Tight squeeze. February 2014, Florida.
Our little Ivy sure is growing. Here she is with her Dibi last week. Yep, a new Dibi! We’ll see if Ivy, once she’s talking, has another name in mind. But until then, we will use Dibi, the name my sister invented for “Grammy.” Kinda fits, right?
The Power of Pause: Taking Time to Visit Seniors -
The title of my February AARP post seems a little “well, duh” to me — and I wrote it. Of course people should take time to visit one another, especially potentially-isolated older adults. But what I’m really saying this month is that we should take our time when we take time.
In the post, I mention my stepmom Beth, and I should have mentioned my dad, too. They’re both fixtures in the nursing home community where Beth’s mom Dorothy lives, where my granddad once did, too. Beth and my dad, they don’t rush in then rush out. They sit and talk and listen to the singers performing after supper. When it’s over, they might head home, or they might wheel residents (friends, they’d call them now) back to their rooms. And of course they know where everyone lives. They’ve taken the time to find out.
He’s smiling on the inside. February 2014, Illinois.
My boyfriend’s grandpa turns 90 this summer — and he’s busier than we are. Unless the snow really piles up, he’s visiting friends or going to church or having broasted chicken at The Loft, the place in their small farming community. He served us breakfast when we stayed at his house a few weeks ago. I tried to clear the table.
"Oh don’t do that," he said, taking the coffee mugs. "That’s my job."
Everyone ages differently, in their own way and time. Not everyone is as fortunate as Joe’s grandpa, to be healthy enough and secure enough to live on their own. But wouldn’t it be wonderful if we could support all the grandpas who wanted to?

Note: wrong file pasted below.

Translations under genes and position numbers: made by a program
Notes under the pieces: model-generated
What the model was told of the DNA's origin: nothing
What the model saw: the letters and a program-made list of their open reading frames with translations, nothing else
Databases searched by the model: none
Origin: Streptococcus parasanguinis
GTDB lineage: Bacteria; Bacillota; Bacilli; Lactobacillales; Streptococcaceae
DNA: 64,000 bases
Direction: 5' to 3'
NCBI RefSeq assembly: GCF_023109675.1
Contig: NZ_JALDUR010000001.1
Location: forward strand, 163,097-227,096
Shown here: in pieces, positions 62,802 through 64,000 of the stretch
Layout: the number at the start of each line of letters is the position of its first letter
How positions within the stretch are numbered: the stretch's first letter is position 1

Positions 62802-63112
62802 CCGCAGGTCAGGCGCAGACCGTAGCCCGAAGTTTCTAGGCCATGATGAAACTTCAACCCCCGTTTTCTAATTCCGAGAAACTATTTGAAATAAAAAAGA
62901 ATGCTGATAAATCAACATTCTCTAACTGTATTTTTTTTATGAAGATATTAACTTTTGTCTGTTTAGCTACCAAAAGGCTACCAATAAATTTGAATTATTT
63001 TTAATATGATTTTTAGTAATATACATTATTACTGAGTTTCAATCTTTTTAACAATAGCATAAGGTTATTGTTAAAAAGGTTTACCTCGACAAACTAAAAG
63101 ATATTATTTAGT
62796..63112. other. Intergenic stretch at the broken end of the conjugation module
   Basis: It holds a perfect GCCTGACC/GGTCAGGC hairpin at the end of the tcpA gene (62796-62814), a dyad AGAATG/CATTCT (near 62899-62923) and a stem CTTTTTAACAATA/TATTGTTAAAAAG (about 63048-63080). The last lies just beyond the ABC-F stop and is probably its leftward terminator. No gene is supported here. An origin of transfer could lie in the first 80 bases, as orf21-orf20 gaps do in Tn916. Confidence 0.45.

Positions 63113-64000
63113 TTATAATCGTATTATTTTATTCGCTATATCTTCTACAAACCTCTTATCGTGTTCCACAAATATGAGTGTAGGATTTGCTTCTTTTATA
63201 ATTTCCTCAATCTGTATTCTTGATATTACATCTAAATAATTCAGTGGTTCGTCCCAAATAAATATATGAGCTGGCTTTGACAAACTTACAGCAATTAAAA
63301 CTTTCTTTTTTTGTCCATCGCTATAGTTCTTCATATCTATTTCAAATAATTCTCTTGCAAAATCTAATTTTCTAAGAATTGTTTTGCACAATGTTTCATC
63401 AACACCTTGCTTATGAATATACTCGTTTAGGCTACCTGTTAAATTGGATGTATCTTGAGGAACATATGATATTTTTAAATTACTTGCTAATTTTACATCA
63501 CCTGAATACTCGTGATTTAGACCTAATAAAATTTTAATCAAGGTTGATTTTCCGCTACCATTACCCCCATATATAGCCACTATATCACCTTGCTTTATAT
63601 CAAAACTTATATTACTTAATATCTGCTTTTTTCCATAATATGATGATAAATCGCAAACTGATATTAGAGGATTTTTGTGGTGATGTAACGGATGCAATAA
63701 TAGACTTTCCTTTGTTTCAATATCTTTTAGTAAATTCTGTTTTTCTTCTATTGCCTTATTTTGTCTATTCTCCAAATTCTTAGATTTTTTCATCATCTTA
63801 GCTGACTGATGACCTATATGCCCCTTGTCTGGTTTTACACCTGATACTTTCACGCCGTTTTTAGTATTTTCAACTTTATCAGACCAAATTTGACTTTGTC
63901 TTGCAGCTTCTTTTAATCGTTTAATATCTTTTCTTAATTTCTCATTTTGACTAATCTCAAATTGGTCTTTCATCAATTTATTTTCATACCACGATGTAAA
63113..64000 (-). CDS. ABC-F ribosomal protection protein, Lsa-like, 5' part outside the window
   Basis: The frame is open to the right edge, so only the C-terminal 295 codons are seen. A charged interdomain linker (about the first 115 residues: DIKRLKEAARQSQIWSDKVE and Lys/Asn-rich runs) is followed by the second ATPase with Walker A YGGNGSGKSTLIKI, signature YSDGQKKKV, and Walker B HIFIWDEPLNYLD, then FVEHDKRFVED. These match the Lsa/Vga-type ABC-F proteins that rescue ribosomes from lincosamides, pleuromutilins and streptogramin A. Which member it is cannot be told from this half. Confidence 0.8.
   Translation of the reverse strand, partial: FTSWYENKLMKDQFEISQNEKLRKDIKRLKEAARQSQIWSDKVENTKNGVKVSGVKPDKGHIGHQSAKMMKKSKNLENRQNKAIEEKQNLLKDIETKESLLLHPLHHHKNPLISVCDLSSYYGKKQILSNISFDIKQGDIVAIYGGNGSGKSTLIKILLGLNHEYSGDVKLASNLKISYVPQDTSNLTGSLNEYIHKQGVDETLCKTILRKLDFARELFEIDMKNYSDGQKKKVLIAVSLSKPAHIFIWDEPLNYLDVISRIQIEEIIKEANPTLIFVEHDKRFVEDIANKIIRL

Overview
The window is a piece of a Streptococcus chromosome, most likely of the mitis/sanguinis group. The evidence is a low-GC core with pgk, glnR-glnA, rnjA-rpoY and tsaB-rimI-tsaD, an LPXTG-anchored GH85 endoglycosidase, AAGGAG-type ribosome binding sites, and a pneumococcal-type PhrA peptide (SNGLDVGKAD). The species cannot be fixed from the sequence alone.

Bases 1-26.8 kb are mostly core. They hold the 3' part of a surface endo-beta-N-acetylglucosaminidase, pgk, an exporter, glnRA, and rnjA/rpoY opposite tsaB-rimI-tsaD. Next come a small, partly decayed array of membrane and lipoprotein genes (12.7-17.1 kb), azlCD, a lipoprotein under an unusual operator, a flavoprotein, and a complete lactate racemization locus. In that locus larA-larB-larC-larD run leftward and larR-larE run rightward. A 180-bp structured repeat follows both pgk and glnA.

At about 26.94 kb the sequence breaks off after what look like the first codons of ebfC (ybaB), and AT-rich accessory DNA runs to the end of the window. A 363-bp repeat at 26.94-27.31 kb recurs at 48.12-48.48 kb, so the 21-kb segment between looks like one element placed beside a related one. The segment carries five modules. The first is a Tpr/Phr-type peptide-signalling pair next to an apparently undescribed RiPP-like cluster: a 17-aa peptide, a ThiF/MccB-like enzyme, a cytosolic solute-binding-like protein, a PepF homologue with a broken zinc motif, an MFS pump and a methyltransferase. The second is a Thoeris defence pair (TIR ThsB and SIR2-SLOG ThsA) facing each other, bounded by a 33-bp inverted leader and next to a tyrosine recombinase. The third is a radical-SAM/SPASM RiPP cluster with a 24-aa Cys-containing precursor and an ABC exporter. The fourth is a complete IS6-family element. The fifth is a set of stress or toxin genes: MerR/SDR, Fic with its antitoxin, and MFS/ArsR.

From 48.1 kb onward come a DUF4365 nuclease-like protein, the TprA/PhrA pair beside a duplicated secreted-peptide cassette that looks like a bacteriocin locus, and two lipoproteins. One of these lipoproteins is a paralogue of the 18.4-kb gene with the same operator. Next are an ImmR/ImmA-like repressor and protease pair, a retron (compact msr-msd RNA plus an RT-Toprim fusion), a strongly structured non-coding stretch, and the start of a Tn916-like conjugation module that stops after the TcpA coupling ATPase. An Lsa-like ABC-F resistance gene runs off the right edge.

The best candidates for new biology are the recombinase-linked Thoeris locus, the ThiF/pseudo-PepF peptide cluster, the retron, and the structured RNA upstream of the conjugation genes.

Why Oscar Nominee ‘Nebraska’ Already Won -
If you haven’t seen Nebraska, do. My mom and I had to regroup in the bathroom afterwards, but it was 100 percent worth it. More feelings (lots of feelings!) in my January post for AARP: “Nebraska shows us that going along with the fantasy can bring dignity and joy—and, in some cases, perhaps even moments of closure.”
Remembering. August 2013, Pennsylvania.
This August, right before school started, we celebrated Pop Pop’s life at his grave unveiling. It’s a Jewish custom to wait about a year to place and reveal the gravestone of a loved one. It’s a beautiful tradition, I’ve come to realize. It’s a chance to remember, to reflect, to grieve together once you’ve had time to grieve apart.
But I dreaded the unveiling a little, if I’m honest. I wanted to say something for Pop Pop, but I worried I wouldn’t be able to get it out. I didn’t speak at his funeral, and I regretted it. It all happened so fast. He died September 13, and we buried him the very next day. It was all I could do to write the obituary and get through the whirlwind.
Maybe that’s part of what makes the unveiling so special, so needed. Time has passed. Life has moved on. But we return, we slow down and we remember.
A very dear grandmother passed away a few days ago. Not mine — mine are gone now — but close. It has me returning to all these feelings, and I want to finally share what I did say at Pop Pop’s unveiling. Yep, I managed to get all the words out.
Pop Pop and I were “the criers.” We cried a lot together, and then we’d always laugh about it. So, if I cry through this, bear with me.
Meeting Older Adults Where They Are -
One of my biggest aha moments from grad school so far? It’s really quite simple: “One of the guiding principles of gerontology is the idea that aging is a lifelong process. By aging, the experts really mean living. We are always growing into our own. We may identify as the professor we were in our 40s—but we very well may not. And that’s OK.” More in my December AARP post.